Context. Researchers studying animals need to ensure that sampling procedures and the methods they use are as harmless and non-disruptive as possible, particularly when their focal species are threatened or protected. White sharks (Carcharodon carcharias) are Vulnerable under the IUCN Red List, protected globally, and are frequently studied by marine ecologists.
Aims. To assess white shark responses to research activities (i.e. tagging and biopsy procedures, and electric deterrent trials) conducted at the Neptune Islands Group Marine Park (South Australia, Australia).
Methods. Trends in shark residency following research activities were assessed by comparing shark abundance (number of sharks detected by acoustic receivers and sighted by cage-diving operators) before, during, and after scientific expeditions, and to natural fluctuations in the absence of research activities using 8 years (2013–2021) of acoustic tracking and daily sighting reports from a wildlife tourism industry.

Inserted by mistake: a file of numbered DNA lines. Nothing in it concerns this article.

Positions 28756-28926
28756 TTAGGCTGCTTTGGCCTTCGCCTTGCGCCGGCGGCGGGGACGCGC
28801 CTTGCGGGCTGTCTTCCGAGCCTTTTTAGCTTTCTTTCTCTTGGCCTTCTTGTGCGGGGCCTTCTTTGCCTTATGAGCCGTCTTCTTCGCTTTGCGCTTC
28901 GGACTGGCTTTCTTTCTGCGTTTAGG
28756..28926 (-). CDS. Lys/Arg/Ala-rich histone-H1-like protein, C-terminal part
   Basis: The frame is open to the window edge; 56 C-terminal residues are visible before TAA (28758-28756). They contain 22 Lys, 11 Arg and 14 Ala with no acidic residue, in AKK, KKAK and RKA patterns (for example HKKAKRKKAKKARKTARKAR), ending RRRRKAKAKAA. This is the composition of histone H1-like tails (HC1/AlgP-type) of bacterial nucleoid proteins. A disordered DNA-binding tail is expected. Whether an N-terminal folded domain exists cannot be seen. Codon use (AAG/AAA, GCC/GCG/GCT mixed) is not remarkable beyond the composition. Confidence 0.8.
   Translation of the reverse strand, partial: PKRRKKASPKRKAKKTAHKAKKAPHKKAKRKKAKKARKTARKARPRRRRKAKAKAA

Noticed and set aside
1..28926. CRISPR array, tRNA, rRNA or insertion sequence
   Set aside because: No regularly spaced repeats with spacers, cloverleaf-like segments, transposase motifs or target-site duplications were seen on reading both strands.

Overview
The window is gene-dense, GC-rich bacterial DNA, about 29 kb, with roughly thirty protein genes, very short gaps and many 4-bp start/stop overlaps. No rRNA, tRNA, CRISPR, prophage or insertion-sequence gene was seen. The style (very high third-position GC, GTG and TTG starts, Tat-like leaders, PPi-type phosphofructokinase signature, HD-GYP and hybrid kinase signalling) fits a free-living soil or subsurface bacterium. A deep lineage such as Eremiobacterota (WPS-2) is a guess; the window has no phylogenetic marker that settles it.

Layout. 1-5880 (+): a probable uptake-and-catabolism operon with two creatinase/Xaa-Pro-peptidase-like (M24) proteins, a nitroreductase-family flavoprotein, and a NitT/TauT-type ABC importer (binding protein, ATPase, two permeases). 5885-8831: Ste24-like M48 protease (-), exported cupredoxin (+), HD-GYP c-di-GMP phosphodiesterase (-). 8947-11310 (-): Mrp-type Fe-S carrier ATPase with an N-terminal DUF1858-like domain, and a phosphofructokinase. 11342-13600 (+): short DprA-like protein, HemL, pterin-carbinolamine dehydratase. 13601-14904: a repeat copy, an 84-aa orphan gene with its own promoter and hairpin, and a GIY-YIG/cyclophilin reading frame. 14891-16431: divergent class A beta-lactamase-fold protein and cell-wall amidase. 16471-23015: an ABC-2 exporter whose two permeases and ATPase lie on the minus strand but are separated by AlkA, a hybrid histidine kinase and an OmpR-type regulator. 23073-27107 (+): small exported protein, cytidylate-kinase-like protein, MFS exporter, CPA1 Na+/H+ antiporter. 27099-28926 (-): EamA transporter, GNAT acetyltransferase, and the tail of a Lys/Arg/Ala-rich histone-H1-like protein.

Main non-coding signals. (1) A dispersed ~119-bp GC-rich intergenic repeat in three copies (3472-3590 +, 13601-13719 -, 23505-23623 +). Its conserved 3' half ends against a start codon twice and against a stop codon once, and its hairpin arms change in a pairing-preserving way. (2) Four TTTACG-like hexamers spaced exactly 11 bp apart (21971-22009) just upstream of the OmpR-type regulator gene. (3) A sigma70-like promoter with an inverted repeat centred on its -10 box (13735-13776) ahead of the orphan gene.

Key results. Number of white sharks and residency decreased after sampling. However, changes observed following research activities were similar to natural fluctuations, suggesting that these changes reflected natural variations rather than being due to sharks responding negatively to the research activities.
Conclusions. Our study showed that external tagging, biopsies, or deterrent trials do not affect short- and long-term residency or abundance of white sharks, probably owing to the research activities being minimally intrusive and to sharks having efficient immune systems and remarkable ability to heal from injuries.
Implications. Re-evaluating study methods forms part of the researcher’s responsibilities to ensure best practice and to abide by national and international codes for the care and use of animals for scientific purposes.